A new documentary film shed light on hundreds of thousands of documents and evidence that exposes widespread torture and murder of Syrian detainees by Bashar al Assad’s regime.
Through a secret network, the Commission for International Justice and Accountability (CIJA), an independent group of legal experts, has managed to smuggle more than 700,000 pages of Syrian intelligence and security archives.
Criminal investigators have built a case documenting the gruesome torture and murder of detainees, relying on official photos and authentic documents.
According to the documentary “Syria’s Disappeared: The Case Against Assad”, which tracks William Wiley and his group’s work in Syria, investigators had access to 55,000 photos of detainees’ bodes - some with gouged out eyes - smuggled out by a former forensic photographer who worked at Tishreen military hospital.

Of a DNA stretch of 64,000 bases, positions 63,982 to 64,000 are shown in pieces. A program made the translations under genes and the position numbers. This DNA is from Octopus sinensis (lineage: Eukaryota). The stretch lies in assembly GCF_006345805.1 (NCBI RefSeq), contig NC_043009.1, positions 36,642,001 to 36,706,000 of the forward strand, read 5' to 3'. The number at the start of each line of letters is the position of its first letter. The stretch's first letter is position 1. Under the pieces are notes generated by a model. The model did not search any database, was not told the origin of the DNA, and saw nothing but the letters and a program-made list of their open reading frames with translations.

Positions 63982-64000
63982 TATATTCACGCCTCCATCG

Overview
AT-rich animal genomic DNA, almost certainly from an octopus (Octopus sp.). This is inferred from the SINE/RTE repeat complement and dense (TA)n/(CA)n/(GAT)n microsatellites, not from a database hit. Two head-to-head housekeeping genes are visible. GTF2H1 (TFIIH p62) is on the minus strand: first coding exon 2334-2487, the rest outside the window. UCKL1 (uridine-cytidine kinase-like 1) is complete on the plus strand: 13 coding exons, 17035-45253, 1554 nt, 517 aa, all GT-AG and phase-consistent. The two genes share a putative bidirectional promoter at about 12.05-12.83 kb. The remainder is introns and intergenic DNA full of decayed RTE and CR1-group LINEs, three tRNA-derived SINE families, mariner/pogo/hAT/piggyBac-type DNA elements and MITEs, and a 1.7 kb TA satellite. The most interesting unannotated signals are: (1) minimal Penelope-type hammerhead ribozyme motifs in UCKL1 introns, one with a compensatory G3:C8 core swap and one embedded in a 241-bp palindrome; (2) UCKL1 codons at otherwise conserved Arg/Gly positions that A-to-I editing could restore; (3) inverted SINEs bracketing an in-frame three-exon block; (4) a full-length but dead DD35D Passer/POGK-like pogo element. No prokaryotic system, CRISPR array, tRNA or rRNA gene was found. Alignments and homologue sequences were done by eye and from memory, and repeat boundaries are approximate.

The documentary had its premiere at the International Film Festival and Forum on Human Rights in Geneva this week.
Wiley, a member of CIJA who has worked for UN war crimes tribunals for former Yugoslavia and Rwanda, said in the film: “We are trying to lay the foundation for persecution along the lines of Nuremberg.”
700,000 documents highlight appalling tortures in Assad’s prisons